Innovation That Matters

A new flexible thermoelectric device can wrap around pipes and other hot surfaces and convert wasted heat into | Photo source Penn State

A new device turns waste heat into electricity 

Agriculture & Energy

The flexible thermoelectric generator can be wrapped around pipes and other hot surfaces

Spotted: Researchers at Pennsylvania State University (Penn State) and the National Renewable Energy Laboratory have been studying ways of improving thermoelectric generators.

Thermoelectric generators, also known as Seebeck generators, are devices that can turn temperature fluctuations into electricity. The research team developed a flexible generator that can be wrapped around hot surfaces such as pipes, converting heat that would otherwise be wasted into electricity.

“Think about an industrial power plant with pipes hundreds of feet long,” explains said Shashank Priya, associate vice president for research and professor of materials science and engineering at Penn State. “If you can wrap these devices around an area that large, you could generate kilowatts of energy from wasted heat that’s normally just being thrown away. You could convert discarded heat into something useful.”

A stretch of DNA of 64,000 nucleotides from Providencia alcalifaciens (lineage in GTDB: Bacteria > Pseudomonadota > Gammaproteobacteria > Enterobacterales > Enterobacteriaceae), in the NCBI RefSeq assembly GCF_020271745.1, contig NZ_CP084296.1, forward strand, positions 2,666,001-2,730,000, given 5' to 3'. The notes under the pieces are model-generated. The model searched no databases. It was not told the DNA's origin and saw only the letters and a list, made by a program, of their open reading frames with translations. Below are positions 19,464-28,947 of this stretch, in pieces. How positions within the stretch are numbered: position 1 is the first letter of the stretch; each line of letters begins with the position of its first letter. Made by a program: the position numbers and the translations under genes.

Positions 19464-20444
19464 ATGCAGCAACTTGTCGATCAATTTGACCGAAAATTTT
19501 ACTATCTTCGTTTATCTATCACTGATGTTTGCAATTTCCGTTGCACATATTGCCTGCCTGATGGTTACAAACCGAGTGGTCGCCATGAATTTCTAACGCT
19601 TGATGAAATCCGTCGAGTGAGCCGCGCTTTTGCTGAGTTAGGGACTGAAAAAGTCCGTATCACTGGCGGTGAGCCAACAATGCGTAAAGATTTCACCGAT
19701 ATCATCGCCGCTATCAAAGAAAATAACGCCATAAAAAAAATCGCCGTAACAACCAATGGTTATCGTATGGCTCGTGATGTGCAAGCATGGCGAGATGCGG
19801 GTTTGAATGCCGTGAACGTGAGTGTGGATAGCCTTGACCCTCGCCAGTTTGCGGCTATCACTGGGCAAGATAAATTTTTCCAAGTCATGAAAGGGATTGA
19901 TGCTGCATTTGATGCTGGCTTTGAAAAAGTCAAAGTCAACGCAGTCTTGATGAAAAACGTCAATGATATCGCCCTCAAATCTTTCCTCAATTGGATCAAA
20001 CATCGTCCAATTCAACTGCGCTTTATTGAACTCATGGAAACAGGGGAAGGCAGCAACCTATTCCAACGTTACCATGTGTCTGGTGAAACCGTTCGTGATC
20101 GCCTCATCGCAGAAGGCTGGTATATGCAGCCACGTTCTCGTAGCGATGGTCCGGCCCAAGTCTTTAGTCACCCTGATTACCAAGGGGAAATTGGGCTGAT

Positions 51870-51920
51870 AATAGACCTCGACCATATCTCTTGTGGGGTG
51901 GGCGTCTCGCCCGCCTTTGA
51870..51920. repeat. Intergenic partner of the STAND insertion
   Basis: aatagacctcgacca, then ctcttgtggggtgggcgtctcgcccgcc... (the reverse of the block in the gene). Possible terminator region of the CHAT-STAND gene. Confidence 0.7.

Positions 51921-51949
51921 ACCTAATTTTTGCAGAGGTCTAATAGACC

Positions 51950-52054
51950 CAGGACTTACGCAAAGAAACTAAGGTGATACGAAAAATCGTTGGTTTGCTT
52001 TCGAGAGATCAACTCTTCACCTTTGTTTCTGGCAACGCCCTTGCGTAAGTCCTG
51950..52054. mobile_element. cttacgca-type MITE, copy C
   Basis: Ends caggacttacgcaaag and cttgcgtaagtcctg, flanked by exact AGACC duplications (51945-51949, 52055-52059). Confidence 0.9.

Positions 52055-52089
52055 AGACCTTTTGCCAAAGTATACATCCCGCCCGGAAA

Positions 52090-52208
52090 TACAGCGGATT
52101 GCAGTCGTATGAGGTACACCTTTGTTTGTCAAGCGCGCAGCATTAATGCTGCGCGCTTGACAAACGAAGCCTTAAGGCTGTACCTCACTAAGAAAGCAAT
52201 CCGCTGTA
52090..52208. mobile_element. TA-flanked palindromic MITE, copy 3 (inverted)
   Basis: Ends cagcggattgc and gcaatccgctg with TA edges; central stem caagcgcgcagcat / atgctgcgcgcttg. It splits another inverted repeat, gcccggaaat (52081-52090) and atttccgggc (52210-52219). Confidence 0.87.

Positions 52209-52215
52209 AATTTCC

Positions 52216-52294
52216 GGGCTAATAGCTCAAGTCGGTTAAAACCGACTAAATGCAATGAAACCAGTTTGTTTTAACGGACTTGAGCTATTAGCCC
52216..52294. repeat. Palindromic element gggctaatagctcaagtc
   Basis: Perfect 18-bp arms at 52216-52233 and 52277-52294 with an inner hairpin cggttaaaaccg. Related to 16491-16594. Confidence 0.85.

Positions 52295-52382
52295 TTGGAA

A trial carried out on a gas flue showed that the new device has a 150 per cent higher power density than other state-of-the-art units. Following this initial test, a scaled up version maintained a 115 per cent power density advantage and produced 56.6 watts when placed on a hot surface.

Other recent innovations that explore new ways of producing electricity include a device that turns vibrations from traffic into electricity, and magnetisable road concrete for electric charging.

Written By: Katrina Lane



Download PDF